LABOR DEPARTMENT: Dismantles most of the Department of Labor and Employment Security, giving most of its authority to a new public-private agency, Workforce Florida Inc. Also transfers the bulk of welfare-to-work responsibilities to Workforce Florida, broadens state assistance to the working poor and increases worker training.

ONE FLORIDA: The measure approving portions of Gov. Jeb Bush's plan overhauling affirmative action says a state agency cannot deny a fair opportunity to compete in the bidding process based on race, national origin, gender, religion or physical disability. Also says businesses found to have discriminated cannot submit contract bids for three years.


ABANDONED BABIES: Allows mothers to abandon newborn babies at a hospital or fire station with no questions asked in an effort to discourage abandoning them in places where they might die.

HEALTH MAINTENANCE ORGANIZATIONS: Requires that HMOs' medical decisions be made only by doctors.

PRESCRIPTION DRUG COSTS: Provides help for 30,000 elderly low-income Floridians, paying for up to $80 per month of their drug costs in exchange for 10 percent co-payments. Also requires pharmacies participating in the Medicaid discounted drugs program to also discount Medicare prescriptions.

SWIMMING POOLS: Requires that new home swimming pools have at least one of several safety features, such as a barrier, cover, self-closing door or alarm.


BASEBALL SPRING TRAINING: Provides tax dollars to renovate five spring training baseball stadiums in exchange for teams' commitments to stay at their current Florida sites for at least 15 years and to pay for at least half the upgrades.

OLYMPICS: Allows the state to set up a fund of up to $175-million to provide a guarantee that it will make up the loss if the 2012 Summer Olympics are held in Tampa Bay and prove a financial failure.

* * *

What failed

These are some of the measures that did not pass.

* * *

ADOPTION: Would have tightened adoption laws to better protect the rights of birth fathers.

ADULT EDUCATION: Would have established a procedure for turning over responsibility for adult education and vocational training programs to community colleges.

BEER CONTAINERS: Would have repealed a 1965 law that permits Florida retail stores to sell beer in four sizes only: 8, 12, 16 or 32 ounces.

CHILD CAR SEATS: Would have exempted child car safety seats from the sales tax.

CRUISE SHIP TAX: Would have let Miami-Dade voters decide in a referendum whether to levy a $4-a-day tax on cruise ship passengers departing from the Port of Miami, with the proceeds used to build a domed stadium for the Florida Marlins baseball team.

DEVELOPMENT CHALLENGES: Would have reduced citizens' rights to challenge pollution or development permits.

DIAPERS: Would have eliminated the sales tax on diapers and on "incontinence garments" for adults.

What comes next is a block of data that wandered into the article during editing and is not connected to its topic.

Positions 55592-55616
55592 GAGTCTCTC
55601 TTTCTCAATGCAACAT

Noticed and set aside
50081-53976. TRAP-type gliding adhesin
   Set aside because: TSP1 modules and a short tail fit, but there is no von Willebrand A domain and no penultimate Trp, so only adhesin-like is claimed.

GENERIC SUBSTITUTIONS: Would have removed four brand-name drugs from a state list of 11 that pharmacists are not allowed to make generic substitutions for.

GROWTH MANAGEMENT: Early versions would have shifted the power for controlling development from the state to local authorities and created a study commission.

JUDICIAL NOMINATING COMMISSIONS: A Senate bill would have increased the number of members on Judicial Nominating Commissions from nine to 12, with the Florida Bar continuing to appoint one-third of the members and the governor one-third, and those members appointing the remaining one-third. A House bill would have kept the number of JNC members at nine, but had the Bar appointing three, the governor four and the speaker of the House and the president of the Senate one each.

KINDERGARTEN: Would have effectively lowered the minimum age for admission to public kindergarten in stages over four years, beginning in 2001.

MOBILE HOMES: Various bills would have strengthened mobile home park residents' protections against unfair assessments for park improvements and rent increases and would have given mobile home buyers a sales tax break.

RODMAN DAM: Would have created a 9,000-acre Rodman Reservoir Recreation Area in Marion and Putnam counties, including the Rodman Reservoir.

SEAT BELTS: Would have made driving or riding in a car without wearing a seat belt a "primary offense," meaning police could stop a driver just for that.

SOVEREIGN LANDS: Would have allowed landowners to claim ownership of shorelines of lakes and rivers that had been considered public lands, effectively turning an estimated 100,000 acres of state-owned property over to private ownership.

TRIGGER LOCKS: Would have required gun owners to put trigger locks on guns if they leave them anywhere they should know a child is staying.

UNIVERSITIES: Would have established three new four-year universities in the state, including Suncoast University, a conversion of the St. Petersburg campus of the University of South Florida.

WATERFRONT CLEARING: Would have allowed owners of freshwater waterfront property to scrape vegetation and up to 3 feet of muck off their shorelines without permits.